All to little avail though I'm afraid, as it still
dies before we've climbed half way up the hill.
We reach Exmouth and book into a caravan park
to catch up on some washing and breadmaking.
Tue 8 Oct
Leaving Exmouth we head towards the Ningaloo Marine Park. There
was a blistering sou'wester last night and we're wondering if it's
always this windy around here.
Not far from town the question is answered, in
the form of three wind power generators erected by the power company.
Nobody spends a fortune on these turbines if there isn't a lot of
wind to drive them. (ED: I've since been reliably informed by a
local that it's not always windy, usually only from September
We enter the park and are advised by the ranger
to go to Pilgramunna campground, however when we get there we find
several cramped bays, all in a row. The volunteer host decides that
we can't fit and suggests that we try the Osprey campground, just
a few kilometres down the road.
This we do and are pleasantly surprised to see
that it's layout is much more spread out, and the sites have better
views of the ocean.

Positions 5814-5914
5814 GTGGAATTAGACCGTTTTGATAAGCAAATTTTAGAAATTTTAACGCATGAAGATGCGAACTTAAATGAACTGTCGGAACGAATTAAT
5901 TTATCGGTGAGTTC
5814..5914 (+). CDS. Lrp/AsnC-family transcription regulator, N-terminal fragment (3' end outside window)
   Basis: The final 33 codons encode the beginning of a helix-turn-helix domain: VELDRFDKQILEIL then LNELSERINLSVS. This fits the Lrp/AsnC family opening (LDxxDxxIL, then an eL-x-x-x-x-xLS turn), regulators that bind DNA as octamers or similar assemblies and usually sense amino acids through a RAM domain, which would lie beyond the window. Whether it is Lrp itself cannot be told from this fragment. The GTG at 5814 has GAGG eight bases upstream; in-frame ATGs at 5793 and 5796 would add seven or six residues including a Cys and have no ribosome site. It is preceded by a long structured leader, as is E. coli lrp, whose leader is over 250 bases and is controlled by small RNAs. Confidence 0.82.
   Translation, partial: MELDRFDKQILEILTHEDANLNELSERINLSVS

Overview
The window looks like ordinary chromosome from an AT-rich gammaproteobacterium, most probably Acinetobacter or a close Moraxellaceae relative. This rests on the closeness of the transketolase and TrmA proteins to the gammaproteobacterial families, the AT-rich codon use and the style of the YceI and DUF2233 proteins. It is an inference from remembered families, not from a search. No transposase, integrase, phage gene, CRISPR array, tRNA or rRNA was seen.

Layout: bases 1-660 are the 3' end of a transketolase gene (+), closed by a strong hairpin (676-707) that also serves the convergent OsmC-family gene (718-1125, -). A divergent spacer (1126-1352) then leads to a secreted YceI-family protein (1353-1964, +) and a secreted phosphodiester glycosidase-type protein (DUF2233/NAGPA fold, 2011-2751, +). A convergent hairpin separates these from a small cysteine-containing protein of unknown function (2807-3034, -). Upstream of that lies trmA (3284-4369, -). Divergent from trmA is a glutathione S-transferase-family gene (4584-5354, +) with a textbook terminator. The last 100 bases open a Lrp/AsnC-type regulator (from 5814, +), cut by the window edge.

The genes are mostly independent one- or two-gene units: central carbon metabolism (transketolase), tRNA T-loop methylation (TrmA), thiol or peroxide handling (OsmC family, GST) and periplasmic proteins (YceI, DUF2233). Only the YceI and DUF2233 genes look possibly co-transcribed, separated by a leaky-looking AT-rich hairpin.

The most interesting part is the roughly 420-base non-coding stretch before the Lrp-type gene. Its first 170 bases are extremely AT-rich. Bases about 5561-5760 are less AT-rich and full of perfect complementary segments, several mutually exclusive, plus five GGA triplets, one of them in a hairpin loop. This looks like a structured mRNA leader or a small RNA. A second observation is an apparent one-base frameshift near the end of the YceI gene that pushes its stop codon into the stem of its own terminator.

Backpacker station wagon, or luxury motorhome, everyone gets
the same view here.
As they say in the classics, it doesn't get much better than
A Ningaloo loo
Later in the evening I go for a short walk, the
sky is brilliant, there's thousands of stars, and the Milky Way
is a luminous ribbon stretching across the sky. To the west I see
Venus and the crescent moon cradling its "old" counterpart,
quite visible due to the light reflected from the Earth.
Closer to home there's little pockets of lamplit
humanity, close, but not too close. It sure is a beautiful night.
Wed 9 Oct
Today has been a day of wildlife; whales, kangaroos, goannas, you
Early this morning I make my way down the steps
to go to the loo and almost fall over a large goanna. He gives me
an indignant look and a hiss, then swaggers off.
I continue only to find the toilet already occupied...by
two kangaroos. I photograph them for a while, then they bound off.
They are obviously well trained because they leave a pile of droppings
on the toilet's concrete vestibule (It's not their fault, the door
Kangaroos can always be relied upon to do anthropomorphic
(human-like) things, and I get some reasonable photos of a couple
that were hanging around the campsite.
Then I had an idea (always a dangerous moment).
The new "Ralph the Roo" comic strip,
soon to be syndicated by all the major dailies. Click on each picture.
The rest of the day is spent whale watching. All-in-all